- Read the short section “Migration Mystery” in our article “Monarch Migration Mystery.” According to experts, more than half a billion monarchs spend their winter in Central Mexico. How can the monarch butterfly be in “grave danger,” as the Nat Geo News article says, with that kind of population?
- Monarch migration, not the butterflies themselves, are threatened. “The monarch butterfly as a species is not endangered. What is endangered is its migratory phenomenon from Canada to Mexico and back,” explains Omar Vidal, director general of WWF-Mexico, in the Nat Geo News article.
- What are the chief reasons monarch migration is threatened, according to the Nat Geo News article?
- Loss of habitat, including deforestation and destruction of the butterfly’s most important food source, milkweed.
- Severe weather, including storms and droughts.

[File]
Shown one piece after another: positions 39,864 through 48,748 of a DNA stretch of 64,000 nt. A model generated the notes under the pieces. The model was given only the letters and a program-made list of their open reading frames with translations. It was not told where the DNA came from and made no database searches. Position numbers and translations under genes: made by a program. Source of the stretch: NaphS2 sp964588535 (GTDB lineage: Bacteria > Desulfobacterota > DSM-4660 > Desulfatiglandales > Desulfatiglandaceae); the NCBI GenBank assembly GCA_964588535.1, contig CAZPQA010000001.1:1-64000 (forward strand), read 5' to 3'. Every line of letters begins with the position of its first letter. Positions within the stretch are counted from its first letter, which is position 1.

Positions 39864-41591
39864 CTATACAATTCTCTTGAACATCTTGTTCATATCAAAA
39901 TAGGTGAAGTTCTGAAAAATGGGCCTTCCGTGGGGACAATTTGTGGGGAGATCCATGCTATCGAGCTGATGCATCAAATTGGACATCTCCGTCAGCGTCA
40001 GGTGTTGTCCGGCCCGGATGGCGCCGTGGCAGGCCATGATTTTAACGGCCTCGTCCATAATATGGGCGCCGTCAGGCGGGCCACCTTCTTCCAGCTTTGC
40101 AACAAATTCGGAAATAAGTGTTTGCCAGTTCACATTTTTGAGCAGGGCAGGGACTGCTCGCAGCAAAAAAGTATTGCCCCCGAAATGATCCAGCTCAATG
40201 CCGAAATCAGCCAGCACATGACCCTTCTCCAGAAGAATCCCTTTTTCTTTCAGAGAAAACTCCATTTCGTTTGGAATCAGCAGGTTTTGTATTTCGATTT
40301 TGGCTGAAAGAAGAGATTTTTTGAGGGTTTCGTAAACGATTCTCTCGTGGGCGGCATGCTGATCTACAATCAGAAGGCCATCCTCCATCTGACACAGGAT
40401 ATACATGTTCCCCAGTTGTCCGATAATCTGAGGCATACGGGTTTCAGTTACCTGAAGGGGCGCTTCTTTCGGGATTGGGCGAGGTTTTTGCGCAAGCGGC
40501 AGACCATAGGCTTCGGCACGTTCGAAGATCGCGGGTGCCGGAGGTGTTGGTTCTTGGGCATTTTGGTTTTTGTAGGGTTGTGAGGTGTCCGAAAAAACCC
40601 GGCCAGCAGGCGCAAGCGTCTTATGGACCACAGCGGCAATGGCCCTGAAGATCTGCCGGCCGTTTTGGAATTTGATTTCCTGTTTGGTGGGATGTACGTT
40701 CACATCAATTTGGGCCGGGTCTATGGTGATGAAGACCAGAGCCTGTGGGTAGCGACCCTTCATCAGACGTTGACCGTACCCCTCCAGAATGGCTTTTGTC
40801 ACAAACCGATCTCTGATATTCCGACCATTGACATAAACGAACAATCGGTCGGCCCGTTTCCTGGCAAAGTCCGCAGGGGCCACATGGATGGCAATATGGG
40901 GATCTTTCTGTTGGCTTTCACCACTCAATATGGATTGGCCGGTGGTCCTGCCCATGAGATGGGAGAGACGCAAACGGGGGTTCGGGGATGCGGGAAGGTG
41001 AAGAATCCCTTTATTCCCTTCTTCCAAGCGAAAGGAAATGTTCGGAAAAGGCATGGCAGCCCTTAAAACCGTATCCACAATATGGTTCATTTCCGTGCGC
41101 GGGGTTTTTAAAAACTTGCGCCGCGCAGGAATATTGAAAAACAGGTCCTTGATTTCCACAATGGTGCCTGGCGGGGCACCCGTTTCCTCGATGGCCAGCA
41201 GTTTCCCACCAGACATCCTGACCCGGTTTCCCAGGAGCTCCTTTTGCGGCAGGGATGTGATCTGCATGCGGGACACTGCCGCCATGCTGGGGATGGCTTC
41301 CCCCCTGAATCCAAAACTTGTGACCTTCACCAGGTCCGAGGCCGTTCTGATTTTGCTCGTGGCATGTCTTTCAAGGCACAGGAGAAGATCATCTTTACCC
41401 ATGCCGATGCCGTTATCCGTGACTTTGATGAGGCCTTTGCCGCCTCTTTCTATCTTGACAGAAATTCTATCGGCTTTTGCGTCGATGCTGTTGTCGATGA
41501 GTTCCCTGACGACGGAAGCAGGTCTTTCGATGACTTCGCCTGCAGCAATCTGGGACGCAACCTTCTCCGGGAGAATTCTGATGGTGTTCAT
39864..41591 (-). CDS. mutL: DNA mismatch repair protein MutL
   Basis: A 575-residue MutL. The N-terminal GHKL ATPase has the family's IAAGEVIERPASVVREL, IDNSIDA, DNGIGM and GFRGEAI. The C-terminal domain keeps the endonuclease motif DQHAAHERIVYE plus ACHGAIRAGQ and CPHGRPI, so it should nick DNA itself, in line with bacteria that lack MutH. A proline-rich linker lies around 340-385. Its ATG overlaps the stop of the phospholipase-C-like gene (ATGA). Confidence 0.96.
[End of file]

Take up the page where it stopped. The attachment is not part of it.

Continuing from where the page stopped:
- Milkweed, the plant on which monarchs rely, is a pest to farmers. As its name implies, milkweed is a weed, diverting important nutrients from crops such as corn and soy when it grows in a field. Farmers are not going to sacrifice their livelihoods to preserve monarch migration routes, so what can be done to help the butterflies? (The Nat Geo News article gives you a few suggestions.)
- Urban planners can plant milkweed in unused areas, such as vacant lots, medians, and roadsides.
- Gardeners can plant milkweed in their home gardens.
- Classrooms can get involved in monarch-related citizen science projects. Check out these opportunities:
- Check in with the good folks at the North American Butterfly Association. They have good ideas, and lots of programs.